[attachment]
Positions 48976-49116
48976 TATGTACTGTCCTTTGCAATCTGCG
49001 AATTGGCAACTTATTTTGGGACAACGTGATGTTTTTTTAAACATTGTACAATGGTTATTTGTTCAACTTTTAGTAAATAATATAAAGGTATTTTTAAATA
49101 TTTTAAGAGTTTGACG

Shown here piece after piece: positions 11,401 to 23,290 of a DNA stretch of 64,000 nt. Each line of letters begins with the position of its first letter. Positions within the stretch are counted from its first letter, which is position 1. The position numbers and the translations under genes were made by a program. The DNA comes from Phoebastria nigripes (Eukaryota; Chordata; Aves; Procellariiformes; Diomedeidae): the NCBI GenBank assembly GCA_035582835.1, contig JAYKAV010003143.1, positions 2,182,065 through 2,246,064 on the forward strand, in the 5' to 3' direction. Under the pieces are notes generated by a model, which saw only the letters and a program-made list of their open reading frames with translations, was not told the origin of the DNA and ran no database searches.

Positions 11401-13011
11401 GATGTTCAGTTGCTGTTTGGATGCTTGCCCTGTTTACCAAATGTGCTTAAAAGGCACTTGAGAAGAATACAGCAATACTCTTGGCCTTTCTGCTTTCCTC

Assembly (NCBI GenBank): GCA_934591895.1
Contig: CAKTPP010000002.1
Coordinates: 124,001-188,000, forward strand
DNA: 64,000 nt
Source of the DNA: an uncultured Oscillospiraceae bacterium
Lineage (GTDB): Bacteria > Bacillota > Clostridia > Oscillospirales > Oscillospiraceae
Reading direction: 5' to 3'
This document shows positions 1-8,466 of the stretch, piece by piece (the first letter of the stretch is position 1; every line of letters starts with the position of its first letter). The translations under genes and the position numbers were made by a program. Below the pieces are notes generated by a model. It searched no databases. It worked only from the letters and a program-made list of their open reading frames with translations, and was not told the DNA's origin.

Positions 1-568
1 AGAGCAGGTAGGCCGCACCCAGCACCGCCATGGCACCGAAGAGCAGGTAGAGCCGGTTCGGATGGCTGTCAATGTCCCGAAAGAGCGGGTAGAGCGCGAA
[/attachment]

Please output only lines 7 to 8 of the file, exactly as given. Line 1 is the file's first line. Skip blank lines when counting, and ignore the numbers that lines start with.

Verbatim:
11401 GATGTTCAGTTGCTGTTTGGATGCTTGCCCTGTTTACCAAATGTGCTTAAAAGGCACTTGAGAAGAATACAGCAATACTCTTGGCCTTTCTGCTTTCCTC

Assembly (NCBI GenBank): GCA_934591895.1